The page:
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How To Excel In Your Performance Review

May 8, 2008
Performance reviews can make or break your career - and failing to prepare properly for yours can negatively impact your professional life.

According to career experts, preparation is the key to get a more favorable outcome from your performance review.

Recap Your Professional Accomplishments for the Year

You need to have the necessary documents to support your accomplishments, as your managers are probably too busy to remember the achievements of each team member. Having a list of your achievements along with the necessary documentation makes it easier for you and your manager to go through your strengths and weaknesses.

Before the review, companies usually provide a form to their employees to list their goals and achievements to make the appraisal task easier for managers. As a part of your career goals, you may also write where you see yourself the next year or how you intend to go about reaching your goals. This creates a positive impression about you and tells your employer how serious you are about your career.

During your review, you can discuss your career strategy in more detail.

Let Your Boss Know Your Expectations

Many employees perceive performance reviews as a time to find out where they stand in the company and how they have performed in the last year. Contrary to popular belief, the performance review is a time when both you and your manager openly communicate with each other and tackle issues that may have hampered your performance. In addition, it gives you an opportunity to tell your boss what you expect from the company.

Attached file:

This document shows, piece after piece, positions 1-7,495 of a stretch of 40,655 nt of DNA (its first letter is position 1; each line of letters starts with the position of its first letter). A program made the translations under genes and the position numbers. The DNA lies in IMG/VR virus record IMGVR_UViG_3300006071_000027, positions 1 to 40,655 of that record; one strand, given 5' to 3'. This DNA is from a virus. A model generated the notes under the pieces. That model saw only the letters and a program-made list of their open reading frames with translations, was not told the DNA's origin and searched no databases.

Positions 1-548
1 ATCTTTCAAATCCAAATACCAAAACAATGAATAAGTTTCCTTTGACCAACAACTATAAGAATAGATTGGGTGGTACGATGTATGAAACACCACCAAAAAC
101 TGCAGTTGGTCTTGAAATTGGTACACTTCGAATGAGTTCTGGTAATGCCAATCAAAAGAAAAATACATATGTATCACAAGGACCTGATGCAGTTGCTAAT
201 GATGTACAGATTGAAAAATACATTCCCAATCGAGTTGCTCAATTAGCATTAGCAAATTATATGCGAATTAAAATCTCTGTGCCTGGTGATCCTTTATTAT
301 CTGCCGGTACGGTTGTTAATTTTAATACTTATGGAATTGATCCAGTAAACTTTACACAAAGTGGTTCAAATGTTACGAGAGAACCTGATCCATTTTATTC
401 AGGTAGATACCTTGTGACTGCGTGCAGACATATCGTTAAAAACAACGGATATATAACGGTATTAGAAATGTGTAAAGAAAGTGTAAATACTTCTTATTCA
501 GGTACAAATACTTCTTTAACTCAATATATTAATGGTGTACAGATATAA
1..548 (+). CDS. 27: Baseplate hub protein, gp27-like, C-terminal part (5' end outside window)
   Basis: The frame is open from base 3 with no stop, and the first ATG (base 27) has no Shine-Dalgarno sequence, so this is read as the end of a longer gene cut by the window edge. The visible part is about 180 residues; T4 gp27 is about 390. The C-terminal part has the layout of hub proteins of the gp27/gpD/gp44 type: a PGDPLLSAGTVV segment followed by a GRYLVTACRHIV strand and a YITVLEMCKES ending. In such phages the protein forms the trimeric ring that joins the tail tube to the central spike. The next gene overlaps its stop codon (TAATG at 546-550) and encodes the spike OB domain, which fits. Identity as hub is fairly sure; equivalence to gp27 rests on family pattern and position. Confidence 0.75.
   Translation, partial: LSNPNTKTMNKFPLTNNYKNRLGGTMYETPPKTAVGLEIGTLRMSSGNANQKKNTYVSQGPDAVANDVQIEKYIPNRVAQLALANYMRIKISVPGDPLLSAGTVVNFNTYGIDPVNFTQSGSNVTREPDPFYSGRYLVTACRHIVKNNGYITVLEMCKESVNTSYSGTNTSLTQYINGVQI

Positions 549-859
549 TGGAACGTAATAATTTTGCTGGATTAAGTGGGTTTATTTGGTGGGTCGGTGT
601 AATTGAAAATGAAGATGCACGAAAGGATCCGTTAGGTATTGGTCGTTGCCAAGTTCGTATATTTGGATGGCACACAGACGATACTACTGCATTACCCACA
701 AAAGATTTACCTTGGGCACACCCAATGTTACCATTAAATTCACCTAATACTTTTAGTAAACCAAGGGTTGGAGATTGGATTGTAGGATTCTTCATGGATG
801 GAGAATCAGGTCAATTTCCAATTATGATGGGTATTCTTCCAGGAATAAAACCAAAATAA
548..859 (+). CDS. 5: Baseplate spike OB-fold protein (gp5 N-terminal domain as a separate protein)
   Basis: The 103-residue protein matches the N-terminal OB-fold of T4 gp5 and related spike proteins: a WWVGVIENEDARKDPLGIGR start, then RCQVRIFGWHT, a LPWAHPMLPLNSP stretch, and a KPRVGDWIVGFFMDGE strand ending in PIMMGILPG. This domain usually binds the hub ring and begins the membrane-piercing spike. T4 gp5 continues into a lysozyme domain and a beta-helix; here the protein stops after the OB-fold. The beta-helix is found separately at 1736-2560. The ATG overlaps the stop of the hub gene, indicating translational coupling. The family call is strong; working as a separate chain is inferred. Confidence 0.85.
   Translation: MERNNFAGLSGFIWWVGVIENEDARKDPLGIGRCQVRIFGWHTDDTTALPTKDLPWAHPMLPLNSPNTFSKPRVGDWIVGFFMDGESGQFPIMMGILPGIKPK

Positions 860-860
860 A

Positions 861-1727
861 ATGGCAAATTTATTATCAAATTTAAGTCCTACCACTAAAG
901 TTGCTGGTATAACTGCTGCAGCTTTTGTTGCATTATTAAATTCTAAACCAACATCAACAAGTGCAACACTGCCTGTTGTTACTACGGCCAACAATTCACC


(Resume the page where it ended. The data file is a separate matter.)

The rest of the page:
In other words, you directly or indirectly "coach" your boss to create a win-win situation for both of you. For instance, if you feel that you would like to enhance your public speaking skills, you may ask your boss for help or to send you to a public speaking course.

If your boss feels that such skills are crucial for the kind of job you have, he may make sure that you get the best possible training. It is entirely up to you to get the most out of your performance review.

Don't Run Away From Problems

It is likely that you belong to a team that may not have lived up to all of the expectations of the company. You may have lost a prestigious project due to lack of team effort or some unavoidable circumstances. The key here is to bring up the issue yourself and discuss how such situations can be handled in the future, and what role you will play to ensure that you are successful the next time around.

Performance reviews can be stressful for everyone involved - but by being prepared, open and honest, you will ensure that the next year you will meet your career goals, and then some!
About the Author
Tony Jacowski is a quality analyst for The MBA Journal. Aveta Solution's Six Sigma Online offers online six sigma training and certification classes for six sigma professionals including, lean six sigma, black belts, green belts, and yellow belts.
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